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Black History Month: A Time to Share or Shut Up?

In the wake of the Women’s March on Washington, many participants and from-afar admirers celebrated the success of a watershed political moment: a coming together of millions of women all over the world to voice opposition to the new American president and his stance on a variety of political and social issues.

For all the rightful celebration of the march, some participants and abstainers also brought up rightful criticism. They said the march failed to emphasize and acknowledge the identities of women of color, native women, queer and trans women, and sex workers. In other words, they said the march wasn’t intersectional. In other other words: it was just too white.

The Women’s March is a prime example of an event that, while largely successful, remains a teaching moment for feminists to reflect, discuss, learn from others and vow to try to do better next time. Much like the organizers at the women’s march, we at JWA are also feminists engaged in an inherently political activity (reclaiming and disseminating women’s stories to affect change), and as such, we are all about self-critique and reflection.

To that end, we’ve been pondering just what we should do to honor Black History Month.

A bit of backstory: Black History Month was rolled out by President Gerald Ford in 1974, and since then, has been oft-lauded as a time to raise awareness of and celebrate Black history, as well as oft-derided as an exercise in tokenism and an excuse for corporations to launch marketing campaigns such as “Black History Month sneakers” (Nike) and something called “365Black” (McDonald’s).

Late-stage capitalist shenanigans aside, the noble ideals behind Black History Month are completely in line with our mission to highlight history’s marginalized stories, and so in theory, we’re all on board for a month of sharing Black Jewish stories.

But the question is: is it our place to be?

The truth of the matter is that, although we have many wonderful women of color who write for us and contribute to our materials, everyone who works at JWA is white. Yup, all white. And this brings me back to the women’s march. One of the early critiques of the march was that although all women were of course welcome to march, the architects of the day were still white. Just like it’s been for most of modern history. The original organizers of the march did quickly realize their mistake and worked to assemble a more inclusive team, but at the end of the day, many of the marchers were still white. The symbol of the march—the pink pussy hat—isn’t even representative of most women of color’s bodies. I mean, this picture says it all, in many ways.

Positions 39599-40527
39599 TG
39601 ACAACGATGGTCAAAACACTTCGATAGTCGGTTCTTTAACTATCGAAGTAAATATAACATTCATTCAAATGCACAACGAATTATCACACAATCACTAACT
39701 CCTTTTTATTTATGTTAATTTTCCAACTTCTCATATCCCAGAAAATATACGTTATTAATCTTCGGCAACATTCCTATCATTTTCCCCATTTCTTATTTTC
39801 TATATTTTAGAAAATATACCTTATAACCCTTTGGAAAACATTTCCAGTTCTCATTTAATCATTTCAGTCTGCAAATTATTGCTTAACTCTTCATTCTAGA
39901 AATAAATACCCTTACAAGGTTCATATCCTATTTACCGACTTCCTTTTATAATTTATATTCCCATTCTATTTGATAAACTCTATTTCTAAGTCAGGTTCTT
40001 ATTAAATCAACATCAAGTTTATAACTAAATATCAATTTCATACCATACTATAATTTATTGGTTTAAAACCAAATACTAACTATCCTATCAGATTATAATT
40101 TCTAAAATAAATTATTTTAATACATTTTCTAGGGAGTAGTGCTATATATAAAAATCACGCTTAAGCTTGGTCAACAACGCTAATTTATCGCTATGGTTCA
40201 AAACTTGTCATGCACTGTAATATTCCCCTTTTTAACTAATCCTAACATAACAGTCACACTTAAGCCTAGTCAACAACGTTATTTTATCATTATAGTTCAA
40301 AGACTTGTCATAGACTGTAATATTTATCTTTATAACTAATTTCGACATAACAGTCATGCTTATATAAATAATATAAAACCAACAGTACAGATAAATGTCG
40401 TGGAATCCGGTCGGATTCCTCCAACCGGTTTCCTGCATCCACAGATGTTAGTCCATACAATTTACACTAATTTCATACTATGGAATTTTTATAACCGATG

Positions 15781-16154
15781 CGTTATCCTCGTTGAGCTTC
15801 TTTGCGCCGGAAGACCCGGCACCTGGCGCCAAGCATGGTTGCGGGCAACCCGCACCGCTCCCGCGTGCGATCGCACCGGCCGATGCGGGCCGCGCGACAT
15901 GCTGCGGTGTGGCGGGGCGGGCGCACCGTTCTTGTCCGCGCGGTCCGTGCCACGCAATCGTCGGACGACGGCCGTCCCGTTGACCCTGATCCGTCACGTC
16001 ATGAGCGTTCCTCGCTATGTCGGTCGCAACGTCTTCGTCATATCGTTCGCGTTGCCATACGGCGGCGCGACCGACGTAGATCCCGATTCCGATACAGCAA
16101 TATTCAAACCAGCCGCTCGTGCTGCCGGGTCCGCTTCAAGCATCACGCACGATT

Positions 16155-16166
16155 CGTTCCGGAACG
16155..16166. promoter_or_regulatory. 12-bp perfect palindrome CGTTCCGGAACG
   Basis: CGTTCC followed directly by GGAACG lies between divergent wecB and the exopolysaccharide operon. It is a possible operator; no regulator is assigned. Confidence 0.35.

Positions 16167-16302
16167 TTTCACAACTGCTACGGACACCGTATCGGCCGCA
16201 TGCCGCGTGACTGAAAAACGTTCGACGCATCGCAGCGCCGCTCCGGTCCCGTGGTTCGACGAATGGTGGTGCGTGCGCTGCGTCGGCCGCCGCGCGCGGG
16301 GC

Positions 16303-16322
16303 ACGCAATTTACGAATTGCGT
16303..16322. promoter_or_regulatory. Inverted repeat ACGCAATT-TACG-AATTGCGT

So by blazoning our social media and website with stories of Black Jewish women for these next 28 days, are we simply perpetuating a system wherein white people still hold the keys to information, power, and activism? Isn’t it a bit condescending for ten white people to proudly showcase stories of our Black fellow Jews? Is this, perhaps, a time for us to sit down and shut up and let someone else do the talking?

Perhaps. But, counterpoint. The fact remains that our archive is replete with stories about women who are both Black and Jewish, from the friendship between Polly Cowan and Dorothy Height to Alicia Garza to Jamaica Kincaid to Katya Gibel Mevorach. If our mission is to share Jewish women’s stories, well, clearly, Black Jewish women should be a part of that. We should be working to actively challenge the notion that Judaism is monolithic, that all Jews are white Ashkenazi New Yorkers. Aren’t we remiss in failing to take this opportunity to showcase alternate experiences and stories?

But then, why do we need an opportunity to showcase the stories of Black Jewish women? Why don’t we just make a conscious effort to integrate the sharing of these stories into our daily work, instead of patting ourselves on the back after 28 days and closing our encyclopedia pages about Garza and Mevorach until February 2018?

I hope that you’re not hoping for a grand conclusion at the end of this blog post, because I don’t have one. There are no easy answers for hard questions. However, there are a few things that JWA can commit to. One is to share stories of women from outside the white heteronormative mold during months that aren’t February. Yes, we will share some stories of Black Jewish women during this month, but we will also continue to share them throughout the rest of 2017 and beyond, alongside the stories of women with other identities that intersect with Judaism (such as women who navigate disability, Asian women, transwomen, Southeast Asian women, and LGBT women).

Our second pledge: we want to learn. We want to hear from you about how we’re doing, what you think we’re doing right, and what we could be doing better. We promise to listen; we promise to reflect. These commitments are imperfect solutions—or maybe not solutions at all—but we hope that by following them, we will at least move in the right direction towards an ever-more intersectional, inclusive future.

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1 Comment

since jews run the gamut of being human, it is good to share the many facets, thank you for your outreach

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How to cite this page

Cataneo, Emily. "Black History Month: A Time to Share or Shut Up? ." 8 February 2017. Jewish Women's Archive. (Viewed on December 16, 2017) <https://jwa.org/blog/black-history-month-time-to-share-or-shut-up>.

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